9. 登鹳鹊楼 – 王之涣唐朝 (618 - 907)

    白日依山尽, 黄河人海流, 欲穷千里目, 更上一层楼。

    Climbing the Guanque Tower – Wang ZihuanTang dynasty (618 - 907)

    The brillant sun ends along the mountains; The Yellow River flows into the sea. If you desire for a thousand-li* view; Again, climb up another level.

    *  Li is a unit of distant used in China since antiquity. Today, it is standardized as half a kilometer.

  10. 春晓 – 孟浩然唐朝 (618 - 907)

    春眠不觉晓, 处处闻啼鸟。 夜来风雨声, 花落知多少?

    Spring Dawn – Meng HaoranTang dynasty (618 - 907)

    Sleeping in spring – not a sense of dawn; Suddenly – everywhere – the cries of birds. Night comes: The symphony of wind and rain. Flowers drop: Who could know how many?

  11. 怨情 — 李白唐朝 (618 - 907)

    美人卷珠帘, 深坐颦蛾眉。 但见泪痕湿, 不知心恨谁。

    Blaming — Li BaiTang dynasty (618 - 907)

    A beauty rolls up her beaded curtain; Disappointed, she sits knitting her lashes. Only to see herself wet with quiet tears; Do not know who her heart now loves and hates.

  12. 游子吟 — 孟郊唐朝 (618 - 907)

    慈母手中线, 游子身上衣。 临行密密缝, 意恐迟迟归! 谁言寸草心, 报得三春晖。

    Wandering Son's Song — Meng JiaoTang dynasty (618 - 907)

    Between a loving mother's fingers – thread; On the wandering son's body – cloth. Before a journey, closely she stitches, Worrying – what if he returns home late!
    Who says the little green grass by the road, Could ever give back three springs of sunshine.

  13. 送别 — 王维唐朝 (618 - 907)

    下马饮君酒, 问君何所之? 君言不得意, 归卧南山陲。 但去莫复问, 白云无尽时。

    Farewell — Wang WeiTang dynasty (618 - 907)

    Off my horse I share your wine. I ask: Where are you heading? You said unexpectedly: Back to lie in the South Mountains.1
    Leaving – why ask more. The white clouds do not end with time.2

    1.  The 南山South Mountains are in 陕西省Shaanxi Province. Its peak is in the the south of 西安Xian.

    2.  But other things do – such as officialhood, and fame and fortune.

  14. 绝句二首 — 杜甫唐朝 (618 - 907)

    1. 迟日江山丽 春风花草香 泥融飞燕子 沙暖睡鸳鸯
    2. 江碧鸟逾白 山青花欲燃 今春看又过 何日是归年

    Two Poems — Du FuTang dynasty (618 - 907)

    1. Late sun: the beauty of rivers and mountains; Spring winds: the fragrance of flowers and grass. As the soil thaws, the swallows fly; On the warm sands, the mandarin ducks sleep.
    2. Above the jade river, the birds are extra bright; On the emerald mountain, the flowers seem like flames. Look! This spring again passes. Which day and year is homecoming?

  15. 访戴天山道士不遇 — 李白唐朝 (618 - 907)

    犬吠水声中 挑花带雨浓 树深时见鹿 溪午不闻种 野竹分青霭 飞泉挂碧峰 无人知所去 愁倚两三松

    On visiting Daitian Mountain's Daoist recluse but failed to meet him — Li BaiTang dynasty (618 - 907)

    Dogs bark amidst the sound of water. Peach blossoms soaked thick with rain. Deep groves: at times — the sight of a deer. Stream at noon: not a bell rings. Wild bamboos share in the green mist. Flying springs hang on a jade peak. No one knows his whereabouts. Sadly, I lean on two three pines.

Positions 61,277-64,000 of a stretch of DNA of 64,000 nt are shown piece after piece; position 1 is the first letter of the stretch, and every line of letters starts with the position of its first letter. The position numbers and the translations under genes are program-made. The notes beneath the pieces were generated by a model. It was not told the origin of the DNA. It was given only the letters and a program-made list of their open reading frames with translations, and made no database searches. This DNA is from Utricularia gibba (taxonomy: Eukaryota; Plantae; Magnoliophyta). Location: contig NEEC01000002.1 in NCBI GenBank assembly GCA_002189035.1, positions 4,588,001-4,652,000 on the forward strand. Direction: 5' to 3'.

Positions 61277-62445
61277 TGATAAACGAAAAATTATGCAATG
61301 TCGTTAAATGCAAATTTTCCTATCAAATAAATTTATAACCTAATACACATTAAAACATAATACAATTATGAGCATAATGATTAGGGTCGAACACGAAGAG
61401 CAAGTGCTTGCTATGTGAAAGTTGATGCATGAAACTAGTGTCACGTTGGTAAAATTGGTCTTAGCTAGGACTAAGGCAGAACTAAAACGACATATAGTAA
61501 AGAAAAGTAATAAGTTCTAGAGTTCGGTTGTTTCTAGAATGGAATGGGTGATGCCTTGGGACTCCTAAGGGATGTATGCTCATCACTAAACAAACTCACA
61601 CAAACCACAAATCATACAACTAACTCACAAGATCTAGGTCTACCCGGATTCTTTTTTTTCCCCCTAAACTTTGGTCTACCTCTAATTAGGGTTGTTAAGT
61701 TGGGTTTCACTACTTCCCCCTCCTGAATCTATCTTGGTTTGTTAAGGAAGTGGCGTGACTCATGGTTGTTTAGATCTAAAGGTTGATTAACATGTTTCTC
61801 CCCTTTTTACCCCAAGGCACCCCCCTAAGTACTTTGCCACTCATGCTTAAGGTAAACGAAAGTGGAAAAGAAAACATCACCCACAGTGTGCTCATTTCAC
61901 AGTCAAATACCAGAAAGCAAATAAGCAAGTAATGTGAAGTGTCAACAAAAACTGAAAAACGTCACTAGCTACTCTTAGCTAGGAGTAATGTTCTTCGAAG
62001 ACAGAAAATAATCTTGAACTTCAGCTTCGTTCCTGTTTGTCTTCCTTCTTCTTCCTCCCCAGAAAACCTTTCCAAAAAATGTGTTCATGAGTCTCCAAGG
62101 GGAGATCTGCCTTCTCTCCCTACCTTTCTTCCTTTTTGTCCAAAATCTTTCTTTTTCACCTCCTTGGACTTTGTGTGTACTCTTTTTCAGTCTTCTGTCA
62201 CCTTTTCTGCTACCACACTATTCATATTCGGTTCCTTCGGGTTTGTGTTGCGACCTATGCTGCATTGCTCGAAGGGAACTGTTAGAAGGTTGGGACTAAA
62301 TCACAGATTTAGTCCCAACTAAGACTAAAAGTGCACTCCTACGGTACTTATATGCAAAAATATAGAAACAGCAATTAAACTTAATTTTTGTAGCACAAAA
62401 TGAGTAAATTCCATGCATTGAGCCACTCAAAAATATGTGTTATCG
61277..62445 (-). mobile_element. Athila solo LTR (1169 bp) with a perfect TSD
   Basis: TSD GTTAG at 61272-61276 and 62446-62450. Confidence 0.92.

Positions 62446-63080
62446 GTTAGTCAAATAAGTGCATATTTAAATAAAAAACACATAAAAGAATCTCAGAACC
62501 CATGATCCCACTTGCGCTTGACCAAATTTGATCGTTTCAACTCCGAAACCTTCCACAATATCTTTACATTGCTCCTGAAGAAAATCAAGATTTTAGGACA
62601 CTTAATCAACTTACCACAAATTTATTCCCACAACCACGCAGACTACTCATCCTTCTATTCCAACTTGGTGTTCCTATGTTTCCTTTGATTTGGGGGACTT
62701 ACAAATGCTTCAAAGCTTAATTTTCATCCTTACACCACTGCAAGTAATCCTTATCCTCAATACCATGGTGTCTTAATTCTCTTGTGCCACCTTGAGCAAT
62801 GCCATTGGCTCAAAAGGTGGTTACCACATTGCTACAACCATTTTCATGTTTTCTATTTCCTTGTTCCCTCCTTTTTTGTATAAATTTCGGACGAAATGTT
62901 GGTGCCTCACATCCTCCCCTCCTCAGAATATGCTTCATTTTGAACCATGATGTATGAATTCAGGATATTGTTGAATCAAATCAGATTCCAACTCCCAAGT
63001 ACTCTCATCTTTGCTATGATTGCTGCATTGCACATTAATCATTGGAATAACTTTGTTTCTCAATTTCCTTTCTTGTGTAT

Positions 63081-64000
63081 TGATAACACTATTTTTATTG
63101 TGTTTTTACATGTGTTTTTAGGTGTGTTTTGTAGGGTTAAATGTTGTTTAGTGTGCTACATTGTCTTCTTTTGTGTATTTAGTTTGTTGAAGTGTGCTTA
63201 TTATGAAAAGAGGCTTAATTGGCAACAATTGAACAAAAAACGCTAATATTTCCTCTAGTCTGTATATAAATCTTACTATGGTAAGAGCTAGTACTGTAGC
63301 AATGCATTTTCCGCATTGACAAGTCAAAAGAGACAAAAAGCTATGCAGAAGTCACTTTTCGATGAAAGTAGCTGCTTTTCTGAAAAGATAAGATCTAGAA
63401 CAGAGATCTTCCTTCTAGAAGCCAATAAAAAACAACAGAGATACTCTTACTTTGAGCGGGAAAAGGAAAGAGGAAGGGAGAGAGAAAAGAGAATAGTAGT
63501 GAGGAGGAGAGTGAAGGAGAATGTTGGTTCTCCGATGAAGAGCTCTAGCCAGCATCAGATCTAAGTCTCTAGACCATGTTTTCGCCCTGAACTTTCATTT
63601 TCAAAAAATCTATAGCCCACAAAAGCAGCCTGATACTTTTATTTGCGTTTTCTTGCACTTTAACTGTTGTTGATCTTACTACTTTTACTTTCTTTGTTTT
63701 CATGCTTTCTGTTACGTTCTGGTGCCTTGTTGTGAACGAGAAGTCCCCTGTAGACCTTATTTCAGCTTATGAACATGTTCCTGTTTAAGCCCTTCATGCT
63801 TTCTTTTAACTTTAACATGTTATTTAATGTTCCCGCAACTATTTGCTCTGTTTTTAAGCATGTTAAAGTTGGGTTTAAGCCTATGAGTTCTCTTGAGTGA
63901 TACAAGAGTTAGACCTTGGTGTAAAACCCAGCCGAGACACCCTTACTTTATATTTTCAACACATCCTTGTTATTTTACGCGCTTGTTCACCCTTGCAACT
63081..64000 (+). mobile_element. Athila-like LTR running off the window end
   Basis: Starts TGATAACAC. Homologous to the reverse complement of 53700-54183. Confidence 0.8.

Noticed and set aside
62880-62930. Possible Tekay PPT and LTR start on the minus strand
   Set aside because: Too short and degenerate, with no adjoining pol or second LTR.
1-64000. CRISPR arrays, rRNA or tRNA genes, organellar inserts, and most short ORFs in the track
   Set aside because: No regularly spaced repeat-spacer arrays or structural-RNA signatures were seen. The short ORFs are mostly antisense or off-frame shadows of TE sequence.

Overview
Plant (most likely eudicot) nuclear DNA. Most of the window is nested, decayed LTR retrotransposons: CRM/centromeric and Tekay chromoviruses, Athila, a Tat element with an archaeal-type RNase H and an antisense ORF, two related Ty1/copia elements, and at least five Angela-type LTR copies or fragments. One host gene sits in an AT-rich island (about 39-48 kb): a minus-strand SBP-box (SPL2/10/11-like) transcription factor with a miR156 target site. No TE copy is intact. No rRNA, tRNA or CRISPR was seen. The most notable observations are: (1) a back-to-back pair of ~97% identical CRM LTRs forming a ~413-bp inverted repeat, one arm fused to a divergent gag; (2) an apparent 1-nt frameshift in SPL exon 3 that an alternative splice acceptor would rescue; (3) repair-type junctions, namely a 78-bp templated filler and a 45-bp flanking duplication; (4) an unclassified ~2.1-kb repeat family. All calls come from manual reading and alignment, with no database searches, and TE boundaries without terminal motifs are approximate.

16. 无题 — 李商隐唐朝 (618 - 907)

    昨夜星辰昨夜风 画楼西畔桂堂东 身无彩凤双飞翼 心有灵犀一点通 隔座送钩春酒暖 分曹射覆蜡灯红 嗟余听鼓应官去 走马兰台类断莲

    No Title — Li ShangyinTang dynasty (618 - 907)

    Last night's stars, last night's winds; West of the painted chamber, east of the cassia hall. Our bodies have none of the wings of the colorful phoenix, But Our hearts have the magic horn to communicate as one. Across the table, play "hook-a-turtle": spring wine is warm. In teams, try "tongue-twisters": candle burns red. Too bad! I hear the drum calling me to my official duties; I rush my horse to the Orchid Terrace like an uprooted lotus.

  17. 登高 — 杜甫(唐朝宗大历二年 - 767 - 秋)

    风急天高猿啸哀 渚清沙白鸟飞回 无边落木萧萧下 不尽长江滚滚来 万里悲秋常作客 百年多病孤登台 艰难苦恨繁霜鬓 潦倒新停浊酒杯

    Climbing The Terrace — Du Fu(Tang dynasty during the second year of the Song Dali reign - 767. Summer)

    Rush winds, high sky, monkeys wail; Clear shores, white sand, birds return. The borderless woods - leaves rustling down; The endless Chang Jiang - torrents roaring through. Umpteen miles of grievous Autumns - a constant traveler; Hundred years of painful illness - a lone terrace-climber. Hardships and bitterness had frosted my temple hair; Ah! wretched that I had just quit going for my cups of muddy wine.

  18. 竹里馆 — 王维唐朝 (618 - 907)

    独坐幽篁里 弹琴复长哨 深林人不知 明月来相照

    Bamboo Groove — Wang WeiTang dynasty (618 - 907)

    Sitting alone among dark bamboos; Plucking the qin* and singing aloud. In the deep woods no one knows; Only the bright moon shines on me.

    * The qin,also called the 古琴guqin (meaning "ancient qin" for clarifications; there are few other instruments that uses the character qin - such as the western piano) is a seven-string (seven for the last two millennia; before, it may have 5 or 20.) zither, and considered the classical instrument of China. The qin is one of the oldest Chinese musical instruments, dating back some 3000 years or more. An extremely difficult instrument to play because it has no frets or bridges, and its plucking variations are numerous -- more than any instrument. Today, very few musicians can truely be claimed a master qin player.